Use this URL to cite or link to this record in EThOS: http://ethos.bl.uk/OrderDetails.do?uin=uk.bl.ethos.659526
Title: Diffusion tensor imaging and resting state functional connectivity as advanced imaging biomarkers of outcome in infants with hypoxic-ischaemic encephalopathy treated with hypothermia
Author: Tusor, Nora
ISNI:       0000 0004 5361 4102
Awarding Body: Imperial College London
Current Institution: Imperial College London
Date of Award: 2014
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Abstract:
Therapeutic hypothermia confers significant benefit in term neonates with hypoxic-ischaemic encephalopathy (HIE). However, despite the treatment nearly half of the infants develop an unfavourable outcome. Intensive bench-based and early phase clinical research is focused on identifying treatments that augment hypothermic neuroprotection. Qualified biomarkers are required to test these promising therapies efficiently. This thesis aims to assess advanced magnetic resonance imaging (MRI) techniques, including diffusion tensor imaging (DTI) and resting state functional MRI (fMRI) as imaging biomarkers of outcome in infants with HIE who underwent hypothermic neuroprotection. FA values in the white matter (WM), obtained in the neonatal period and assessed by tract-based spatial statistics (TBSS), correlated with subsequent developmental quotient (DQ). However, TBSS is not suitable to study grey matter (GM), which is the primary site of injury following an acute hypoxic-ischaemic event. Therefore, a neonatal atlas-based automated tissue labelling approach was applied to segment central and cortical grey and whole brain WM. Mean diffusivity (MD) in GM structures, obtained in the neonatal period correlated with subsequent DQ. Although the central GM is the primary site of injury on conventional MRI following HIE; FA within WM tissue labels also correlated to neurodevelopmental performance scores. As DTI does not provide information on functional consequences of brain injury functional sequel of HIE was studied with resting state fMRI. Diminished functional connectivity was demonstrated in infants who suffered HIE, which associated with an unfavourable outcome. The results of this thesis suggest that MD in GM tissue labels and FA either determined within WM tissue labels or analysed with TBSS correlate to subsequent neurodevelopmental performance scores in infants who suffered HIE treated with hypothermia and may be applied as imaging biomarkers of outcome in this population. Although functional connectivity was diminished in infants with HIE, resting state fMRI needs further study to assess its utility as an imaging biomarker following a hypoxic-ischaemic brain injury.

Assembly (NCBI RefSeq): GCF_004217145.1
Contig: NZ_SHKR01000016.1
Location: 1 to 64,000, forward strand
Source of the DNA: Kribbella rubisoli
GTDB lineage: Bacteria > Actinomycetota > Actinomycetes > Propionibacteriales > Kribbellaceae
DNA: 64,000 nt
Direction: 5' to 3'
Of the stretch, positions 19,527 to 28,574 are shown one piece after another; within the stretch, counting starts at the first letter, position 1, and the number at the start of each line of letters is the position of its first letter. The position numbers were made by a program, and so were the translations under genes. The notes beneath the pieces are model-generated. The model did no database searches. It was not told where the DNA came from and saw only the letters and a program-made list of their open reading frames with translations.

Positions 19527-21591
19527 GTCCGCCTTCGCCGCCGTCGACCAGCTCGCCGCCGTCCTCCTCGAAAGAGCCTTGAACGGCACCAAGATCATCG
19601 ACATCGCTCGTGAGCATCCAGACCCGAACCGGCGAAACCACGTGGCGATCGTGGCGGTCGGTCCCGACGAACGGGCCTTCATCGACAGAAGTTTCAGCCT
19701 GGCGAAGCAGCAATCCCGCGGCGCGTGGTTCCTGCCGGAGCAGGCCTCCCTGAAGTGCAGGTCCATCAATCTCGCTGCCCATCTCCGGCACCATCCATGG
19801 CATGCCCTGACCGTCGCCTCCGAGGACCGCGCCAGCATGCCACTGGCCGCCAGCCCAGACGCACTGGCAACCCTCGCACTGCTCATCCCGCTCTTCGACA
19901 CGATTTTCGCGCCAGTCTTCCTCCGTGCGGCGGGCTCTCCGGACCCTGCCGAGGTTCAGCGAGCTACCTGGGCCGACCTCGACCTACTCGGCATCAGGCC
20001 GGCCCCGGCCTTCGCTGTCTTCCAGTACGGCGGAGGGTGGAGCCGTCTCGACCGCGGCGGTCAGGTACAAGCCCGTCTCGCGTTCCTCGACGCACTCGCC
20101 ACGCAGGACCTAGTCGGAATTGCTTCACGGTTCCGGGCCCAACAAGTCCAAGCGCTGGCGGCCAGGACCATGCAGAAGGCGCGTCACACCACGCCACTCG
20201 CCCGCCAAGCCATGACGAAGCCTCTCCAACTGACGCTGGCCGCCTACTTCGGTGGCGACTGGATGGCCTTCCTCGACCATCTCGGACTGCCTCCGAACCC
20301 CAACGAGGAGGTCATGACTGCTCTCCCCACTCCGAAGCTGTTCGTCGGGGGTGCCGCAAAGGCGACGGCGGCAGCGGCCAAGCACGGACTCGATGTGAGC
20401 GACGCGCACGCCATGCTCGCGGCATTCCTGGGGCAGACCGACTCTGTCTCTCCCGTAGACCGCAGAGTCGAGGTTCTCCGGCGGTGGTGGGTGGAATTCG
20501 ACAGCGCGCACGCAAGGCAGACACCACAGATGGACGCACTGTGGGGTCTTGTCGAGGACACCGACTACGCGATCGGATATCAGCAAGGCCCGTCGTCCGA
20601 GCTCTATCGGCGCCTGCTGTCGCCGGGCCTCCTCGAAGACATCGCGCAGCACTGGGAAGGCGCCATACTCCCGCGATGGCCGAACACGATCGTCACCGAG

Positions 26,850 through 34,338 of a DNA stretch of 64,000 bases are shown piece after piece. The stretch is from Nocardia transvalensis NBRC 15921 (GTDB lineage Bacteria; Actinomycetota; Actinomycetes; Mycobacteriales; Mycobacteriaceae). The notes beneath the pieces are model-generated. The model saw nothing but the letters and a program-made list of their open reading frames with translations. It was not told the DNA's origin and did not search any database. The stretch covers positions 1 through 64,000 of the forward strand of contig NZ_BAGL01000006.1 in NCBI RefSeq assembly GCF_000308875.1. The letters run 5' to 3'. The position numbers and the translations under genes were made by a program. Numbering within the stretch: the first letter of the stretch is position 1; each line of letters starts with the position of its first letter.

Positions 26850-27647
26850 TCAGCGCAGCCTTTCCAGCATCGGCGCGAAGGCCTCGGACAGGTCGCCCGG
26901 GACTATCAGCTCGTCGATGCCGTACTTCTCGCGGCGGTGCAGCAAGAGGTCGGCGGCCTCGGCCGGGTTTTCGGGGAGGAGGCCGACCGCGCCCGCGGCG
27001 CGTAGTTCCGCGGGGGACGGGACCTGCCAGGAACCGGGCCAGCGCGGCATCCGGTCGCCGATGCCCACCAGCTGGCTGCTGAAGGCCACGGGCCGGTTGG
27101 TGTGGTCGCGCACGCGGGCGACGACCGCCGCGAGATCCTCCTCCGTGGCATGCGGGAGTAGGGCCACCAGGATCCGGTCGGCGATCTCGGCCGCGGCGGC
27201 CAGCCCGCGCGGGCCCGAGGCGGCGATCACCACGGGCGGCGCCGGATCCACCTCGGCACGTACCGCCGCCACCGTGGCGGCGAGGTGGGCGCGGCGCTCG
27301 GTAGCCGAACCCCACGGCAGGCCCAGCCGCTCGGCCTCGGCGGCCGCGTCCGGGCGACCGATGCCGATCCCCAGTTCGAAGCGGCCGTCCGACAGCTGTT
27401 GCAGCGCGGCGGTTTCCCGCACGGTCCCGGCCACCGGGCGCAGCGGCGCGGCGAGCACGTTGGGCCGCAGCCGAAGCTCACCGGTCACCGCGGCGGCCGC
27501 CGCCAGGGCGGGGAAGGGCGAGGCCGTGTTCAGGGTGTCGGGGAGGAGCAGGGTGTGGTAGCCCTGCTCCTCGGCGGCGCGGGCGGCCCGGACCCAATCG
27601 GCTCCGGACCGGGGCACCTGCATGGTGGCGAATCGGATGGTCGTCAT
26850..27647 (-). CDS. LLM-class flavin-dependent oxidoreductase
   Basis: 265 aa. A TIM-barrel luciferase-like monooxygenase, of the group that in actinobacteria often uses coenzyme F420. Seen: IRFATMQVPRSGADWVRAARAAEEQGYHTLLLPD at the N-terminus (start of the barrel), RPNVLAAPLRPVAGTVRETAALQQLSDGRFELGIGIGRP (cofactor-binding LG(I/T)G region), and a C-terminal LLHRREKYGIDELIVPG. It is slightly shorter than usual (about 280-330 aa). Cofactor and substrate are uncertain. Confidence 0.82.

Supervisor: Edwards, A. David; Counsell, Serena; Azzopardi, Denis Sponsor: Mother and Child Foundation
Qualification Name: Thesis (Ph.D.) Qualification Level: Doctoral
EThOS ID: uk.bl.ethos.659526  DOI: Not available
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